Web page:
Merola's decision to fly the American flag on a 20-foot free standing pole in his back yard instead of his front yard mounted to his home now has him embroiled in a lawsuit with the Lakeland Village homeowners association.
"My values and what I believe in and they way I was raised is what I'm fighting for," said Merola.
But Merola's battle with his HOA could be the last of its kind. A group in Austin tired of hearing about these flag flaps is introducing a flag display bill in the upcoming Texas legislature, stipulating that HOAs cannot prohibit flags on free standing poles.
"From experience in dealing with homeowner associations, if it's not in black and white and it says you must permit or you may not prohibit, then they won't do it," said John Stratton, attorney for American Radio Relay League.
Stratton is referring to the Freedom to Display the American Flag Act of 2005. While it mandates that every American has the right, it makes no mention of using a freestanding flag pole like Merola sees fit on his own property.
"If we do not specify, then the homeowner associations will continue to try and reinterpret the federal law and state law to deny a homeowner the right to put up a flag pole," said Stratton.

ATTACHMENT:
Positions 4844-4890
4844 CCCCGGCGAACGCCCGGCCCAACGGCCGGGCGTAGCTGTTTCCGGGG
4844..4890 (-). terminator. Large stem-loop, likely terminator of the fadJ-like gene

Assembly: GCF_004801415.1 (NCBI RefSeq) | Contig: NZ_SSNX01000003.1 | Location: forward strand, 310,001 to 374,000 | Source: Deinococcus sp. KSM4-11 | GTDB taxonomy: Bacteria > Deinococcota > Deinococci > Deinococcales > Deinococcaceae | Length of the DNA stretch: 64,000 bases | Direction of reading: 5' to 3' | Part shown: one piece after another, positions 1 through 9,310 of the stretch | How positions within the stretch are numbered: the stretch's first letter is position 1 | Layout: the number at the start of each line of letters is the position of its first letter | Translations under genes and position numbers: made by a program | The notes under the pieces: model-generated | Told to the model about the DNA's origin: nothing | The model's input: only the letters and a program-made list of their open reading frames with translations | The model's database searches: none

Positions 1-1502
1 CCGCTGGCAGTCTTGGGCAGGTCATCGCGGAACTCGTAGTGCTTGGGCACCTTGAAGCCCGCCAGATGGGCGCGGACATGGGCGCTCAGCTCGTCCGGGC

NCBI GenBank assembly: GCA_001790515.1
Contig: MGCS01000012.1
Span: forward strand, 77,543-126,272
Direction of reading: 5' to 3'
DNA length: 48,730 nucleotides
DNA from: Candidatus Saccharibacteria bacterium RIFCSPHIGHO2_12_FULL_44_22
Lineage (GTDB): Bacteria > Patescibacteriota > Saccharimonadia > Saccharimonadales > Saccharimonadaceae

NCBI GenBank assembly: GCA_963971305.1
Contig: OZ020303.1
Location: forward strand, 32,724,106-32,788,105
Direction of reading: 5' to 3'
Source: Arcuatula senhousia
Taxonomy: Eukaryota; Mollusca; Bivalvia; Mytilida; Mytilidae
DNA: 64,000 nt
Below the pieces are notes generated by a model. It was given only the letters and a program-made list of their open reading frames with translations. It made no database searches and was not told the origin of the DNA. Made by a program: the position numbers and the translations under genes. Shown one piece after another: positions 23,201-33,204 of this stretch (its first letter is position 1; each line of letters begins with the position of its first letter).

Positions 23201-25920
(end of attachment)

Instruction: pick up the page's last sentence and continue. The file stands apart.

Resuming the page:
Meantime, Lakeland Community Association plans on suing the retired veteran because he won't take it down, saying the flagpole causes irreparable injury to the community's design.
"It's a ridiculous lawsuit," said KTRK legal analyst Joel Androphy. "It should have been resolved amicably."
Androphy is not sure Lakeland Village Community Association will easy win the thousands of dollars in damages they seek.
"What you do in your back yard that is only visible to your neighbors that agree, not visible to the public, doesn't destroy the integrity of the community," he said.
Androphy also points out when a HOA sues its own resident, other residents end up paying for the lawsuit through their dues each year.
Either way, that flag display bill will be introduced next month.